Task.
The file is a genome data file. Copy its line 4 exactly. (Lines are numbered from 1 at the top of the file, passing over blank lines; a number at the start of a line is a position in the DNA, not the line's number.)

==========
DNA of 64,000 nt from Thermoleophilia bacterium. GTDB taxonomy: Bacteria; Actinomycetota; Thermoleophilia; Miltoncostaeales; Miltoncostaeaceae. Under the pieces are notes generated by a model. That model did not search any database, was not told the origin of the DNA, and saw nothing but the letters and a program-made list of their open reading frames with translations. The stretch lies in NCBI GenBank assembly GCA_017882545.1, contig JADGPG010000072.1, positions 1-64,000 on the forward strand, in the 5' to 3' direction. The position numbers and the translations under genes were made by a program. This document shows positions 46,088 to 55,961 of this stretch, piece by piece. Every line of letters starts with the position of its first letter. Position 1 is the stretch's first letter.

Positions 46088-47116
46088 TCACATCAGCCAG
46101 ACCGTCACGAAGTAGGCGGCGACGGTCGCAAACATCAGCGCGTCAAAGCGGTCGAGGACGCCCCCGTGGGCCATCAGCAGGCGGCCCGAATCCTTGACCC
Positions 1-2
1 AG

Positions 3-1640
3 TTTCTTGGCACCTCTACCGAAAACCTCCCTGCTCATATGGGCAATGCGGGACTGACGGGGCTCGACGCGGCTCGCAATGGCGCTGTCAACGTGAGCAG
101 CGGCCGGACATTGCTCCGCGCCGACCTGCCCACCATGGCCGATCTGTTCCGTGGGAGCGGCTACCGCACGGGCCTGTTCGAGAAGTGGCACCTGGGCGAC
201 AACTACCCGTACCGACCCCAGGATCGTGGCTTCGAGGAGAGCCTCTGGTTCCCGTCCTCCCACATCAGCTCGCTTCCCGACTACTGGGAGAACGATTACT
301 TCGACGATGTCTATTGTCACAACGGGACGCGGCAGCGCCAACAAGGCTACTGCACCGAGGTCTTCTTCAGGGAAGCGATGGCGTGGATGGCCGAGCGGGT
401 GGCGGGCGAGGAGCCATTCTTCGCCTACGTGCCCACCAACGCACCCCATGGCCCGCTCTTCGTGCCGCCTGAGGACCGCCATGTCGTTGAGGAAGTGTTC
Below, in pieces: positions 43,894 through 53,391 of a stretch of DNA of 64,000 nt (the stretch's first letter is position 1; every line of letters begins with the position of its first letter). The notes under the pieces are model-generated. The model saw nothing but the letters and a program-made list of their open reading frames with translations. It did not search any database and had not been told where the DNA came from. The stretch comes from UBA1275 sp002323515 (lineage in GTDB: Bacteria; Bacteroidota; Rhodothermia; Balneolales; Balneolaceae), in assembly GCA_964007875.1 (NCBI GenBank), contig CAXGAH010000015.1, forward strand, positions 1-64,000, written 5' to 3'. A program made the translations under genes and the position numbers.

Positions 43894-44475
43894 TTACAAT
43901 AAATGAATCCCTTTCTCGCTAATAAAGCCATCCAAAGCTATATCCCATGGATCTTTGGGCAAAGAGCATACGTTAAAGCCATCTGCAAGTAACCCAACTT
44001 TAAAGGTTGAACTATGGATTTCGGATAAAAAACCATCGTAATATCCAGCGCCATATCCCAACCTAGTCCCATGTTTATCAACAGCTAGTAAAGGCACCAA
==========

46101 ACCGTCACGAAGTAGGCGGCGACGGTCGCAAACATCAGCGCGTCAAAGCGGTCGAGGACGCCCCCGTGGGCCATCAGCAGGCGGCCCGAATCCTTGACCC